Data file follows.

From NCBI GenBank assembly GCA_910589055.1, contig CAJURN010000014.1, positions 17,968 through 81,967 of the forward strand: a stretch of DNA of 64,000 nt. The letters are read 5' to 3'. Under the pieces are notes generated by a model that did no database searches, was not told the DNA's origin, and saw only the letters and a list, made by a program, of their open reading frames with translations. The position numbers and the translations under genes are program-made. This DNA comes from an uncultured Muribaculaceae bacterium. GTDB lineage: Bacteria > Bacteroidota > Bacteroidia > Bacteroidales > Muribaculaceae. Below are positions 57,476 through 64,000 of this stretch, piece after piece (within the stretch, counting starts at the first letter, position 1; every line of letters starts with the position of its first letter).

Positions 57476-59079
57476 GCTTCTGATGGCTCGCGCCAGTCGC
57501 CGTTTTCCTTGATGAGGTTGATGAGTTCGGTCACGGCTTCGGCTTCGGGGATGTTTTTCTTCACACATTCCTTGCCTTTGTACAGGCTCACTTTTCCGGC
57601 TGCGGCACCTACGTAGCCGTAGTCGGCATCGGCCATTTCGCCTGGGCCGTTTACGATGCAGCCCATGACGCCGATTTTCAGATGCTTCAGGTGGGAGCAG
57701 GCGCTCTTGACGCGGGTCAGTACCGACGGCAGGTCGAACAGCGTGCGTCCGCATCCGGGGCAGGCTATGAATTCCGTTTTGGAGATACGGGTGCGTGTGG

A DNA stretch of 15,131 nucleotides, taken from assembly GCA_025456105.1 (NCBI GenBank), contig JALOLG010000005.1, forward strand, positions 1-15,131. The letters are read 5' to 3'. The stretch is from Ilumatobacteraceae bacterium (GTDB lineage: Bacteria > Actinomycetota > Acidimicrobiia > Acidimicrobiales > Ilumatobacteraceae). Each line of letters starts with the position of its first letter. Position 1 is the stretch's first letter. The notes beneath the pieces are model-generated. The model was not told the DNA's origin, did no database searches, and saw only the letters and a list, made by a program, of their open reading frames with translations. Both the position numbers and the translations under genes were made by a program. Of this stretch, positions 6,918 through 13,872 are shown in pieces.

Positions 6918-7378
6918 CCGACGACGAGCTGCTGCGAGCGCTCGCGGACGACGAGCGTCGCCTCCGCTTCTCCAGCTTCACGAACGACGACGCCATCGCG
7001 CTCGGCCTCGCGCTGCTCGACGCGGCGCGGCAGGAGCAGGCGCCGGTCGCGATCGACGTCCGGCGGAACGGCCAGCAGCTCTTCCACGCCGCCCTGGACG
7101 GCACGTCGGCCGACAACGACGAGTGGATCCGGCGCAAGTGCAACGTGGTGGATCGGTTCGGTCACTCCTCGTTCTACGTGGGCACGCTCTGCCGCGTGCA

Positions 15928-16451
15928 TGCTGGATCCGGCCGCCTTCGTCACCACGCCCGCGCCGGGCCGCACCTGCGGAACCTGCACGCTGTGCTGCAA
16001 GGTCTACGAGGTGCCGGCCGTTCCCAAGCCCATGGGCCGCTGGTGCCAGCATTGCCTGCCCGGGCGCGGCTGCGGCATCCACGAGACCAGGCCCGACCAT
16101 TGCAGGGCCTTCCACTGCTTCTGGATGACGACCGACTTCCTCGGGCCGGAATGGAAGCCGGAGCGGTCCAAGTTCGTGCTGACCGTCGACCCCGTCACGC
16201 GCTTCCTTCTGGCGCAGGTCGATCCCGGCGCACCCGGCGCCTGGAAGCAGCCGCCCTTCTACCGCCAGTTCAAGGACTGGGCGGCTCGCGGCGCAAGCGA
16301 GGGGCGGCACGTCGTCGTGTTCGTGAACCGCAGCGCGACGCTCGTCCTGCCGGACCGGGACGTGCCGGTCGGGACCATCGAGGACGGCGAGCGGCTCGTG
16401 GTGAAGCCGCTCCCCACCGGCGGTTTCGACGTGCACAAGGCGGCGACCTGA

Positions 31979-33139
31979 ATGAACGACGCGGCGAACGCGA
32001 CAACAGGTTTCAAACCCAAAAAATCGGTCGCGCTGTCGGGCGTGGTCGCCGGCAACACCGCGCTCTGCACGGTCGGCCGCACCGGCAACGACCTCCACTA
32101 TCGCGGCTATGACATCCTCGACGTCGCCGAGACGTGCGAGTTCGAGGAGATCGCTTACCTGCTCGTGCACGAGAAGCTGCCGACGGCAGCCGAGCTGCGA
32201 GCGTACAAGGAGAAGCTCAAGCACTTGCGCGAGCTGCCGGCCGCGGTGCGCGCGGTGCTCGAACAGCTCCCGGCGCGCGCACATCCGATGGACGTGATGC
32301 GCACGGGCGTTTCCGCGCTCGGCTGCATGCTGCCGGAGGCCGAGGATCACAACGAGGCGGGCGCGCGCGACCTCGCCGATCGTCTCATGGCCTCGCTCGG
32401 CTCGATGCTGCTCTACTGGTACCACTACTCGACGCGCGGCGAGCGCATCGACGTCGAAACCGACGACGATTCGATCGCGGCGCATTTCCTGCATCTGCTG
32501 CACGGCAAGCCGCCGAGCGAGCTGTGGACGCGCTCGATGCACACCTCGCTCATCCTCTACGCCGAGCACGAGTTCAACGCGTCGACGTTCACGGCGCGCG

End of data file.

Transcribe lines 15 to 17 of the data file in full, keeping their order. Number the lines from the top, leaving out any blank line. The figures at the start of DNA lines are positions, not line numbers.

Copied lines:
16101 TGCAGGGCCTTCCACTGCTTCTGGATGACGACCGACTTCCTCGGGCCGGAATGGAAGCCGGAGCGGTCCAAGTTCGTGCTGACCGTCGACCCCGTCACGC
16201 GCTTCCTTCTGGCGCAGGTCGATCCCGGCGCACCCGGCGCCTGGAAGCAGCCGCCCTTCTACCGCCAGTTCAAGGACTGGGCGGCTCGCGGCGCAAGCGA
16301 GGGGCGGCACGTCGTCGTGTTCGTGAACCGCAGCGCGACGCTCGTCCTGCCGGACCGGGACGTGCCGGTCGGGACCATCGAGGACGGCGAGCGGCTCGTG